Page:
And then, finally, one other that we’ve seen before would be rotational programs. Now, those rotational programs actually come into two different forms. There’s the standard rotational program, which people are aware of, either it’s an entry-level and you’re going to pop around into different positions, or it’s an executive level, and they need you to understand the different teams you’re running. So they’ll have you work with those teams. 

We also have another type of program we call a liaison network where there’s probably a better term for this, but it’s like a prisoner exchange. You take your best person on your team and the best person from the other team. And they switch jobs. 

In that situation, again, what you’re doing is creating an environment where you can drive awareness and connectivity between teams that otherwise wouldn’t be connected, and you can have your network influencers have a deeper understanding of the other side. 

So in general, leveraging your network influencers is something that you can do systematically to reduce the burden that this hybrid environment has likely already put on them.

David Yakobovitch

I actually love this analysis. You just said a prisoner exchange. It reminds me of the Netflix show 60 days in. They bring the non-prisoner humans into the prisoners and see, how do you change actually? How do you change organizational network analysis? Do complete strangers impact the dynamics, the hierarchies of different teams and their interaction.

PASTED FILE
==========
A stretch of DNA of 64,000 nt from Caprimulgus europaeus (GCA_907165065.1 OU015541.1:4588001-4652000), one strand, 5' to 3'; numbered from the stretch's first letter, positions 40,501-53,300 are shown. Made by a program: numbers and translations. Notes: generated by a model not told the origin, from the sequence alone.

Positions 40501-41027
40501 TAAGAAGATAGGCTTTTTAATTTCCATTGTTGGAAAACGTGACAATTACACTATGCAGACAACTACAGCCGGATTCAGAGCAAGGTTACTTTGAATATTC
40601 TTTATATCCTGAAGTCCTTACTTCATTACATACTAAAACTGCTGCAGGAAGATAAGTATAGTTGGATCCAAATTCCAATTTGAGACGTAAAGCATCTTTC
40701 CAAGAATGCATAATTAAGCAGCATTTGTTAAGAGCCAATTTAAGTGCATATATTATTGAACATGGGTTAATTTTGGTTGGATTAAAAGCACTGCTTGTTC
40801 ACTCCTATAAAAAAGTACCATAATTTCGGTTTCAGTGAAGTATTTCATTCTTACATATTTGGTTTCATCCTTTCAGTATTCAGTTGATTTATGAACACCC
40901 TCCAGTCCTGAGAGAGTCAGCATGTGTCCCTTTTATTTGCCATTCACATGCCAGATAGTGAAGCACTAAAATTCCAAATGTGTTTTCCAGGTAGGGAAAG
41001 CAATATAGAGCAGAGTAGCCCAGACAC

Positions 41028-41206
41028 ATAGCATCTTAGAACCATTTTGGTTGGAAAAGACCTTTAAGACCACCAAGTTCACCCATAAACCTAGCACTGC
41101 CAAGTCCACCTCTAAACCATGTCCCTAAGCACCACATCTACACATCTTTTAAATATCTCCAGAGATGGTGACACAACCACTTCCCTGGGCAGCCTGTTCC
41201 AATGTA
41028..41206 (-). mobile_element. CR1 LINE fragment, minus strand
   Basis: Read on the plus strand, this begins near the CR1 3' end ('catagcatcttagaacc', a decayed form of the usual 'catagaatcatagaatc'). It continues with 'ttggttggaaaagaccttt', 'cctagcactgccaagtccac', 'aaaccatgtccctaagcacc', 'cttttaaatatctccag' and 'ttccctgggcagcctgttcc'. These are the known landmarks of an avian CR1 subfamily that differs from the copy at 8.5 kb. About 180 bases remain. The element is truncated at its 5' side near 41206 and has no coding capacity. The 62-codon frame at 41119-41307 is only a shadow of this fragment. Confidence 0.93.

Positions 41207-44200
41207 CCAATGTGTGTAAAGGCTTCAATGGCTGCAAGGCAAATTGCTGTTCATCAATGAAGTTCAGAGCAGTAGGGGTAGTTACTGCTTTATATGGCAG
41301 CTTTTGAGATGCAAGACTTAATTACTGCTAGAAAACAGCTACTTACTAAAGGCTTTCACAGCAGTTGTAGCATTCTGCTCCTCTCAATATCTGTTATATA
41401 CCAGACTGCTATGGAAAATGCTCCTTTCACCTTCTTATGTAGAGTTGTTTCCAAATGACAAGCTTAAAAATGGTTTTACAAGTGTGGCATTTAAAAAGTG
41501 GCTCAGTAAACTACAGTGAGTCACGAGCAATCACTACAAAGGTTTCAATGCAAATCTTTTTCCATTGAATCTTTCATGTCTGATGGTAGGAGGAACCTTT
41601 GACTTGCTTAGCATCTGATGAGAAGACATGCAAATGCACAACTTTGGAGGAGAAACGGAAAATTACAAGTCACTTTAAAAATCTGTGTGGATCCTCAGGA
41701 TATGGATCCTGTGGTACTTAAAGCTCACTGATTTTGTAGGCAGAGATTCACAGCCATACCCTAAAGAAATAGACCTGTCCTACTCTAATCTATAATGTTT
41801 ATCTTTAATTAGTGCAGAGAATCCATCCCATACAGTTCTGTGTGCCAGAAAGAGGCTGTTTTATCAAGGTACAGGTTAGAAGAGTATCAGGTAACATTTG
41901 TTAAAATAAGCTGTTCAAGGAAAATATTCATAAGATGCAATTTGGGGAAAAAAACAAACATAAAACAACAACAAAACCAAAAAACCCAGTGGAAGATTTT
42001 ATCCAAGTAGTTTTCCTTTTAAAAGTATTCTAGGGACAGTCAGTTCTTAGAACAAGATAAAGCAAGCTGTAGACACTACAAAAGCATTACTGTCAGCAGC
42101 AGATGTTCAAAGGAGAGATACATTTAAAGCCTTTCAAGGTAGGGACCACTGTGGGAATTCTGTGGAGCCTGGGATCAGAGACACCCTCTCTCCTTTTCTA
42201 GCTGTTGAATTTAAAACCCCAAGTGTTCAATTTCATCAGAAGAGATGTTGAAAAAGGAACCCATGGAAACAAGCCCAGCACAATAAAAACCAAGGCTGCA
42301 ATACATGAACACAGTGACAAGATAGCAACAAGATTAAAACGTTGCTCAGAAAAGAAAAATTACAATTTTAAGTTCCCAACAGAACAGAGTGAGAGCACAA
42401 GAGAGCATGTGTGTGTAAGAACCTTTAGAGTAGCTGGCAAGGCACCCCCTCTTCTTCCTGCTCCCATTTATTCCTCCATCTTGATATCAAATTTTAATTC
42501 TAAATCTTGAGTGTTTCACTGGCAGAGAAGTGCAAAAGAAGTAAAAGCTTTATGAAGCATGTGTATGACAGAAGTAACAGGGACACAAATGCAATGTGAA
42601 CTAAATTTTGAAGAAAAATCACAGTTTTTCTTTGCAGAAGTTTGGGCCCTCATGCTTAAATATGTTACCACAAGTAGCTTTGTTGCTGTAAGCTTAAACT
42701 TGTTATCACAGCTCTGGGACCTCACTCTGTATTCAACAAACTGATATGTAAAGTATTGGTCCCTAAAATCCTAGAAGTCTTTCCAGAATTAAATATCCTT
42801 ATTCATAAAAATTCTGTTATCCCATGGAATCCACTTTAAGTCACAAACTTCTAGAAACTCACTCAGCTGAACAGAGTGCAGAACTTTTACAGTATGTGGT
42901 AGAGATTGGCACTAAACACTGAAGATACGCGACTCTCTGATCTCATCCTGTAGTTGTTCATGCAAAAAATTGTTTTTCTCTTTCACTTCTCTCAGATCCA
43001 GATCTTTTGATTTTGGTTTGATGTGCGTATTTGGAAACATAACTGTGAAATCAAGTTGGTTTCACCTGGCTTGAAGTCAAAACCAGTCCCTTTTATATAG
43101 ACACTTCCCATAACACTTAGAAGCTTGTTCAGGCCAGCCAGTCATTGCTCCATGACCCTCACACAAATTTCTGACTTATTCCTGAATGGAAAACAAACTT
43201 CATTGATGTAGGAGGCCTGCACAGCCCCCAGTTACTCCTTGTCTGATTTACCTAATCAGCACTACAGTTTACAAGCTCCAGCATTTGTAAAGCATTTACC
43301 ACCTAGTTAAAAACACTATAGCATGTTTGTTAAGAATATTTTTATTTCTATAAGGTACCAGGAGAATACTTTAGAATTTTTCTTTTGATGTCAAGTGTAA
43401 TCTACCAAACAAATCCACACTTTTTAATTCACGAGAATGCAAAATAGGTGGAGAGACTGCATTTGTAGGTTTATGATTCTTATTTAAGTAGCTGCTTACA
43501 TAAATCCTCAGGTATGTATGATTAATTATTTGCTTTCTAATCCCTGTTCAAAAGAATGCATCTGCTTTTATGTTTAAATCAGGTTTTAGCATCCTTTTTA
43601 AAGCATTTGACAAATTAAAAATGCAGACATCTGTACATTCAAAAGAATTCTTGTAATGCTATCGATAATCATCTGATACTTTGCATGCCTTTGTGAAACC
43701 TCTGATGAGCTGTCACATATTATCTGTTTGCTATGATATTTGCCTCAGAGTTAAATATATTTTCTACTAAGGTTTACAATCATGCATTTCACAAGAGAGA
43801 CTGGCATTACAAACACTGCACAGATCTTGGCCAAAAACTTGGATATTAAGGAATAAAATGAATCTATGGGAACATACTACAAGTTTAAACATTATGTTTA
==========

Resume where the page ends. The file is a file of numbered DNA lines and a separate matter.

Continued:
Of course, it’s a Netflix drama. So it wouldn’t be without all the interesting things that we enjoy about the viral shows. It brings up a fair point that the cross-culture, the cross-technology is critical to pollinate that, both virtually and in person. 

And the teams that we’ve seen be very successful in the last couple of years have done that, whether they’re remote or in person, because they’ve always been willing to build a culture that’s thinking about constant improvement, being agile, being open to change, being willing to understand that they don’t know everything, that anyone can bring up a good solution, a good feature, a good request 

At our company SingleStore, we recently ran our moonshot project. In fact, our Chief Product Officers from Google. And at Google, they always focus on moonshot projects. What’s the next big project that’s going to get you your next million users, your next billion dollars? And part of it is, anyone can have the ideas. It doesn’t matter whether you’re the chief scientist or a manager who’s going through a rotational program. 

It’s so fascinating to see that everyone can be leveraged. And in fact, anyone can be an influencer. When we take everything that we’ve been discussing here today about strategy and change management, and we bring it back to data, it’s important to see, moving into 2021, with organizations that can do the responsible use of the passive data it’s being collected, it’s being stored in databases and data warehouses and tables, but that’s not always being mined.